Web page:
- The Washington Times - Wednesday, November 24, 2004


Middle school damaged by blast

WICHITA — An explosion at a Wichita middle school blew out one wall of the main building yesterday, officials said.

There were no reports of injuries or deaths, though witnesses said emergency medical personnel were seen carrying at least one person from the badly damaged facility, the Wichita Eagle reported.

Officials suspect a gas leak caused the blast. No students were present because the school was closed for Thanksgiving.


Starved tot’s parents charged with manslaughter

TRENTON — The parents of a 14-month-old boy who starved to death have been charged with aggravated manslaughter, authorities said Tuesday.

Tahija Handberry, 22, and Wesley White, 26, also were charged with endangering the welfare of a child in the death of their son, Jmeir, who was found dead by paramedics after the boy’s mother placed an emergency call Aug. 22, authorities said.

The cause of death was chronic malnutrition related to homicide, said Monmouth County Prosecutor John Kaye.

Bail for Miss Handberry was set at $200,000 on Tuesday. Authorities were searching for Mr. White, Mr. Kaye said.CONNECTICUT

Spared turkeys treated to feast

VOLUNTOWN — Two turkeys, spared from becoming dinner, have been treated to an early Thanksgiving feast.

The turkeys, named Dandelion and Sage, arrived at Michele and Charles Nash’s 6-acre farm on Tuesday. The couple adopted them after they were left in a box at the front gate of a shelter that aims to keep turkeys off the holiday dinner table.

Upon arrival, the turkeys dined on a platter of salad greens and fresh cranberries, a pumpkin pie and baked winter squash. Mrs. Nash said her husband and she have been vegetarians for the past three years, but still enjoy much of the traditional Thanksgiving feast.

“Everything,” she said, “but the turkey.”


‘04 flu season has slow start, CDC says

ATLANTA — The flu season in the United States is off to a slow start, with only Delaware and New York reporting significant outbreaks — a relief to government health authorities, because of the U.S. vaccine shortage.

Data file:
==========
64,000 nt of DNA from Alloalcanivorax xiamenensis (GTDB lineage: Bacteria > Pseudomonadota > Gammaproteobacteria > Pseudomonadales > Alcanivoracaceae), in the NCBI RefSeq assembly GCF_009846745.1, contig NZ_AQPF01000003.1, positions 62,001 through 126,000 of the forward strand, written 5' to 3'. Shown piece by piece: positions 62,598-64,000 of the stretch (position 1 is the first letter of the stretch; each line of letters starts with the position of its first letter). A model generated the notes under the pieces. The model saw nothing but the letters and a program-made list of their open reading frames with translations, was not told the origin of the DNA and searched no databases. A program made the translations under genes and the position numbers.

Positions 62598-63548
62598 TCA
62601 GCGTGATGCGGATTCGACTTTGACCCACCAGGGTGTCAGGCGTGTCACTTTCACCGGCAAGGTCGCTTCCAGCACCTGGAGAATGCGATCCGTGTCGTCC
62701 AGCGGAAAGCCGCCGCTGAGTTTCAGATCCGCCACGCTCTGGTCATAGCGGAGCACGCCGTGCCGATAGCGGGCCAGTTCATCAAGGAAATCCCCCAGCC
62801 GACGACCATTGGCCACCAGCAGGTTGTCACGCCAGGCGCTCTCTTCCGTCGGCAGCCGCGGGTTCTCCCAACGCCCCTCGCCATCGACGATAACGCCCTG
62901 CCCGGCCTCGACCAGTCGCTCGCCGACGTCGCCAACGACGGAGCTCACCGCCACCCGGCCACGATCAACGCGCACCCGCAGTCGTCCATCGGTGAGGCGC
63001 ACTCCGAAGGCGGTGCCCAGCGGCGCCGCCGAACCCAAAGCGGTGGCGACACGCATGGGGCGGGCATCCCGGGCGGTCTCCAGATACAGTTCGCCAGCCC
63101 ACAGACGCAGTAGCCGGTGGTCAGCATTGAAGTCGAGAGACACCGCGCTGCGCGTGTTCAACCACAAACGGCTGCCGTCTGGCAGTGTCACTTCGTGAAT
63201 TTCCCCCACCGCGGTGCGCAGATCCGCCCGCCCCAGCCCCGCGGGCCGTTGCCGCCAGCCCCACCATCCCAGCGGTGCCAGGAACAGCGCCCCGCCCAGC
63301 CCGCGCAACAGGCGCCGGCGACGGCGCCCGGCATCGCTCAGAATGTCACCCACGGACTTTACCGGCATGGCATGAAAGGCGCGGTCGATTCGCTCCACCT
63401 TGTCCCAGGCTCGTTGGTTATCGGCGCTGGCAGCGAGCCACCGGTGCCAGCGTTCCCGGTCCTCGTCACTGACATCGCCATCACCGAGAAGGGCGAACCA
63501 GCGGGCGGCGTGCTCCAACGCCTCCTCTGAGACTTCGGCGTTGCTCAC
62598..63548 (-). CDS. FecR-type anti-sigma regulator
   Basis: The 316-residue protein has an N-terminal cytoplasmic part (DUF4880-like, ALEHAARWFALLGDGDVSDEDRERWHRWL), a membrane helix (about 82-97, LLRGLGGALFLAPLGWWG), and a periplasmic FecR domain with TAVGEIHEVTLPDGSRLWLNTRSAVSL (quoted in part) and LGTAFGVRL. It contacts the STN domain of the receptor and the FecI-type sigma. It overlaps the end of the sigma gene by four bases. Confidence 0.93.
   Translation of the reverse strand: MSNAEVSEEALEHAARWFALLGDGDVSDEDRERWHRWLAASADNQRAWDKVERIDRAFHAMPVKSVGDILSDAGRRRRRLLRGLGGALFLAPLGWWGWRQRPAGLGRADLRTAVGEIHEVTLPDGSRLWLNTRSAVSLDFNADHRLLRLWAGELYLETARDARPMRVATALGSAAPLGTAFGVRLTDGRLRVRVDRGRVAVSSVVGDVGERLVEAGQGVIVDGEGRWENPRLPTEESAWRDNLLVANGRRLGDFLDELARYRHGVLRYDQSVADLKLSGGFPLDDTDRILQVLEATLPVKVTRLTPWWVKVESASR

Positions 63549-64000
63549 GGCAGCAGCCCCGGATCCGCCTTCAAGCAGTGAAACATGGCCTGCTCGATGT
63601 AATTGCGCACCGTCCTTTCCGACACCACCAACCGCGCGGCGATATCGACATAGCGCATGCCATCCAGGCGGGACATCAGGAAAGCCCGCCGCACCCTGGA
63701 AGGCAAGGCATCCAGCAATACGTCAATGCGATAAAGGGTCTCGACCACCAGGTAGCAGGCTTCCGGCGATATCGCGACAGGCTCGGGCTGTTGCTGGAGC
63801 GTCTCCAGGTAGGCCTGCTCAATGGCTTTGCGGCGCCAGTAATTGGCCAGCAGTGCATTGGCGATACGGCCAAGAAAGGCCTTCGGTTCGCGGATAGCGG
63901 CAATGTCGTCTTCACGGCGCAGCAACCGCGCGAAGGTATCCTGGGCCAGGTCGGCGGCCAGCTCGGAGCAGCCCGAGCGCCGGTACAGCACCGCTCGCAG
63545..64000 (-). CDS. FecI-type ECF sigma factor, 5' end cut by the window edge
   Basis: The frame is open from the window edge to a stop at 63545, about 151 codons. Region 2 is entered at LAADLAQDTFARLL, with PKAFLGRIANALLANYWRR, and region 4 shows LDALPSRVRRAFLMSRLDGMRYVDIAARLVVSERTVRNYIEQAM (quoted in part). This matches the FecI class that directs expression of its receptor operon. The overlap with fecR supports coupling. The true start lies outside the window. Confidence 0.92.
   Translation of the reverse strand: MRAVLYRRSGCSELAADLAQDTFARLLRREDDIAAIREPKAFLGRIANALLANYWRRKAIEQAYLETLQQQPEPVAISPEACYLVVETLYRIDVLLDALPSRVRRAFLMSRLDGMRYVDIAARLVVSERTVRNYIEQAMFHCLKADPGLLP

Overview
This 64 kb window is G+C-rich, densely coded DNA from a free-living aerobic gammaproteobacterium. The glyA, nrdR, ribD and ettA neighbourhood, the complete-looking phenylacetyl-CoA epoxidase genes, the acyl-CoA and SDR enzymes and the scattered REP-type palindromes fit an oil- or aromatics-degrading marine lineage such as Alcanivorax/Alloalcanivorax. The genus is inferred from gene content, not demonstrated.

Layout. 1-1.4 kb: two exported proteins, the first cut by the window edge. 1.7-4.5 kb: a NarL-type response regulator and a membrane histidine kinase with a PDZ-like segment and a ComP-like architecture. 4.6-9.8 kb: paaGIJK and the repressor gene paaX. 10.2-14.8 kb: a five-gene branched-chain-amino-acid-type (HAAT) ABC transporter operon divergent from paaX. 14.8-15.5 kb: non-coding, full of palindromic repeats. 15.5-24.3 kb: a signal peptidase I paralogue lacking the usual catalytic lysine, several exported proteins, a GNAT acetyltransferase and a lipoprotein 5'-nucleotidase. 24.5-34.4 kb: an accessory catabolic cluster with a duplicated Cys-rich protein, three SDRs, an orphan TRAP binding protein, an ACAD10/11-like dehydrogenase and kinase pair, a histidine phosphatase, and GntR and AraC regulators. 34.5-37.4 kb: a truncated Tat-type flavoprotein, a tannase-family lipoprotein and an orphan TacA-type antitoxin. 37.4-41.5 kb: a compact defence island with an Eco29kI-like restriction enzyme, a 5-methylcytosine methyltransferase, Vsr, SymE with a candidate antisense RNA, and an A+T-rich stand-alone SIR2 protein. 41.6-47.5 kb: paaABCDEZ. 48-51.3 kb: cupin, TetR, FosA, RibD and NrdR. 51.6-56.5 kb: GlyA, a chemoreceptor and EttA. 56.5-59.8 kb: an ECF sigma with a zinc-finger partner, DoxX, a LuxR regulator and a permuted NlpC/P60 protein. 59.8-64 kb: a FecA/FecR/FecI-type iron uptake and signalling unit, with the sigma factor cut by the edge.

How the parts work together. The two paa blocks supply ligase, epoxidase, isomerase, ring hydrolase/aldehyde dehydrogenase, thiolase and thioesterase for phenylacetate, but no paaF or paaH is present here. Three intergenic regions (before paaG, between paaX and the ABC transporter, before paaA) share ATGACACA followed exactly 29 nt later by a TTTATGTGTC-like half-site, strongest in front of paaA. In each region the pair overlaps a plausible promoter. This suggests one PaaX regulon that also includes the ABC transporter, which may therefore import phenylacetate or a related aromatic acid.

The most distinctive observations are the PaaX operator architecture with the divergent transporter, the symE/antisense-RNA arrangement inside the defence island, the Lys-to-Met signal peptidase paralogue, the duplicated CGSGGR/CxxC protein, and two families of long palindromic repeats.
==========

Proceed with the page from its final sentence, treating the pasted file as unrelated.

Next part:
Even so, the “widespread” flu activity in Delaware — the first state to be classified at the nation’s highest flu level — is a little misleading. The state meets the designation because confirmed cases of the flu had been found in all its counties. But the state has only three counties and six cases in all.

Nursing-home outbreaks in New York prompted the Centers for Disease Control and Prevention to classify that state as having “regional” flu activity — one step below “widespread.” Most other states listed “sporadic” flu cases.


Congregation wins permit for chapel

WAILUKU — After 10 years, two denials, a federal lawsuit and a contested case hearing, a small rural congregation won a permit to build a chapel on its property.

The Maui county planning commission first denied Hale O Kaula a special-use permit to build on its property, which is zoned for agricultural use, in 1995. Last week, the commission unanimously approved the permit, after a nine-hour meeting.

Conditions for the permit include limiting service hours and attendance at weekly meetings and four special annual events. In turn, the church dropped a federal lawsuit against the county and will receive an undisclosed payment from the county, covered by insurance.


8 students injured in knife attack

VALPARAISO — A student slashed eight schoolmates with a knife yesterday at Valparaiso High School, inflicting severe cuts, authorities said.

The student who committed the attack before class was in custody, and the school had been placed on lockdown, Valparaiso police spokesman Michael Grennes said. He said the attack occurred at about 8 a.m. in a Spanish classroom at the school about 20 miles southeast of Gary.